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Hagiography

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In the 10th century, the work of St. [[Simeon Metaphrastes]]—an Orthodox [[monk]] who had been a secretary of state—marked a major development and codification of the genre. His ''Menologion'' (catalogue of lives of the saints), compiled at the request of Emperor [[Constantine VII Porphyrogenitus]] while Simeon was still a civil servant, became the standard for all of the Western and Eastern hagiographers. Over the years, hagiography as a genre absorbed a number of narrative plots and poetic images (often of pre-Christian origin, such as dragon fighting etc.), mediaeval [[parable]]s, short stories and anecdotes. Simeon's contribution was to collect these saints' lives from written and oral traditions, copying directly from some sources and reworking others, then arranging them in order of the saints' feast days.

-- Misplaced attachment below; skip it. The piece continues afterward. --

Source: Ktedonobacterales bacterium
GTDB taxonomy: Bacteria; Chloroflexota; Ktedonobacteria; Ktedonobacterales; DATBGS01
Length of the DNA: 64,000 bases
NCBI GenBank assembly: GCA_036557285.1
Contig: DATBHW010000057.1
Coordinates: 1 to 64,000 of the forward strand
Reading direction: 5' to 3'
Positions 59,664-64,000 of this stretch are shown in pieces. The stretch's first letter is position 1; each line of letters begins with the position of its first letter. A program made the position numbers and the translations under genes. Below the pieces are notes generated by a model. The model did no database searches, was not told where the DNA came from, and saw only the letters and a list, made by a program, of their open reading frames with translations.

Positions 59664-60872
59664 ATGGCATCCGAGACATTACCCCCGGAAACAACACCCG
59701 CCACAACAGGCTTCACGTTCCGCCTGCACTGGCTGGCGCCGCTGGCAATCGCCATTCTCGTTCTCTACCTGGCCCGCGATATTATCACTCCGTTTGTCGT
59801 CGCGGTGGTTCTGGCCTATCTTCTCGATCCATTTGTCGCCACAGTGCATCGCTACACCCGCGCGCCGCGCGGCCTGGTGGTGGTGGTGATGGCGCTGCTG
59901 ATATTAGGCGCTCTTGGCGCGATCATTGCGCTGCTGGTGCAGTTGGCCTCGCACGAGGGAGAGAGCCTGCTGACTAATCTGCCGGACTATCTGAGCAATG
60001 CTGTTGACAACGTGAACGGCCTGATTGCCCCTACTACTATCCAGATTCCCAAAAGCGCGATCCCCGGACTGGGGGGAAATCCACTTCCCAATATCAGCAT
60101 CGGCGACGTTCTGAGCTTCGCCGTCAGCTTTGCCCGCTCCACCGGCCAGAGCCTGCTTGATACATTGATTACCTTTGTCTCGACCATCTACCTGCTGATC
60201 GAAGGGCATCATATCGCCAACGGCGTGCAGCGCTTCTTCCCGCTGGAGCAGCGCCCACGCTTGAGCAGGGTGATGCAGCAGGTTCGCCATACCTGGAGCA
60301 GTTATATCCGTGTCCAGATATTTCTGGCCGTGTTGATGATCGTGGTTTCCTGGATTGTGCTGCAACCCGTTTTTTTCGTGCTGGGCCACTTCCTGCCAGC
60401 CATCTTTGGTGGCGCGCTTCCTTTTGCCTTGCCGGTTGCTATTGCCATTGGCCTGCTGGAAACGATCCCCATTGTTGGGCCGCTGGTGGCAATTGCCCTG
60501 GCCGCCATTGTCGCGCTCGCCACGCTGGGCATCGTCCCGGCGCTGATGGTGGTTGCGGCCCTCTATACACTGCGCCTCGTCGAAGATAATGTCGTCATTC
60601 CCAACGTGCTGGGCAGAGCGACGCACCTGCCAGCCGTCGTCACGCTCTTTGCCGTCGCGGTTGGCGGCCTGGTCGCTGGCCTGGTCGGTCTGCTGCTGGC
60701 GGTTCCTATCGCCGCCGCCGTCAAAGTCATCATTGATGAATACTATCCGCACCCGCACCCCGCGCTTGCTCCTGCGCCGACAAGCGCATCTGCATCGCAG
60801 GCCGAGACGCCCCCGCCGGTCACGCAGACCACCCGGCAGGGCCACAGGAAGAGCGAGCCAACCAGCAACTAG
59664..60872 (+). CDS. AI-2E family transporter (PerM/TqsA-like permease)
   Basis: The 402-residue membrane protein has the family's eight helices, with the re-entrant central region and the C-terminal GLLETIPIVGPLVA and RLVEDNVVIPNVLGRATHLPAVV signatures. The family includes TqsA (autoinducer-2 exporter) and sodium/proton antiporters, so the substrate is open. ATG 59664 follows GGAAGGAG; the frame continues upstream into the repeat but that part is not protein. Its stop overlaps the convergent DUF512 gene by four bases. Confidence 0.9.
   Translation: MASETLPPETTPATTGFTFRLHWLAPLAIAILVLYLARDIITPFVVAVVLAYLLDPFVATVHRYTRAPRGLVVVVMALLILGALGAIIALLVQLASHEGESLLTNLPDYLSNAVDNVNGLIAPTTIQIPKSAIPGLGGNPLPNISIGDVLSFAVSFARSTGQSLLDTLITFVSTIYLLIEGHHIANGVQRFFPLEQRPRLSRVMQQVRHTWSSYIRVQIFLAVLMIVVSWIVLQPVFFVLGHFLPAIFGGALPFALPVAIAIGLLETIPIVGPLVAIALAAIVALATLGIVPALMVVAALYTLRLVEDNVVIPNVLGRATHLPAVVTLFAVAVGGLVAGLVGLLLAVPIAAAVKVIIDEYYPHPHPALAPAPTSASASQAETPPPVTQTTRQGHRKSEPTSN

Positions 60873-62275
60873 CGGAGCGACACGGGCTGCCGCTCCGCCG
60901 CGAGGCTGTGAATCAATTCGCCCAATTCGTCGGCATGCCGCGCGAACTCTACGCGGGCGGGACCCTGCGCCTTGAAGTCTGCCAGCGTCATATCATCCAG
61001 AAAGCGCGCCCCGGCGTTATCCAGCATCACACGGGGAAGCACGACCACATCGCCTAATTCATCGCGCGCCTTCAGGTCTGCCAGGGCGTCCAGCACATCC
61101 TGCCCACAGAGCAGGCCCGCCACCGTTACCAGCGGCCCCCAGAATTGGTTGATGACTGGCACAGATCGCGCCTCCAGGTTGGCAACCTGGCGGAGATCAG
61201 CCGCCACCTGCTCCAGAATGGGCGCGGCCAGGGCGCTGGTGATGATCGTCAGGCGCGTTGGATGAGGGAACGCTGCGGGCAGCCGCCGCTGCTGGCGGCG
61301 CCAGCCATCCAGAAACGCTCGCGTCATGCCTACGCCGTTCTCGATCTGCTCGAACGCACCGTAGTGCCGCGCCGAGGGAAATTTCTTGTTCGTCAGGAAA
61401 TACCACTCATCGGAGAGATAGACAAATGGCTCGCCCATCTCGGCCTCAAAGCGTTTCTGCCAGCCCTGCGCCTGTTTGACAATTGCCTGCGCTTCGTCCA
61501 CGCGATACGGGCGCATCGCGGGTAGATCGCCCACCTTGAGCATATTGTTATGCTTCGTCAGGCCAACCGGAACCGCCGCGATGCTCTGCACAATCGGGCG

The genre of lives of the saints was brought to Russia by the South Slavs together with [[writing]] and also in translations from the Greek language. In the 11th century, the Russians began to compile the original life stories of the first Russian saints. In the 16th century, Metropolitan Macarius expanded the list of the Russian saints and supervised the compilation of their life stories. They would all be compiled in the so called ''Velikiye chet’yichet'yi-minei'' catalogue (Великие Четьи-Минеи, or "Grand monthly readings"), consisting of 12 volumes in accordance with each month of the year.
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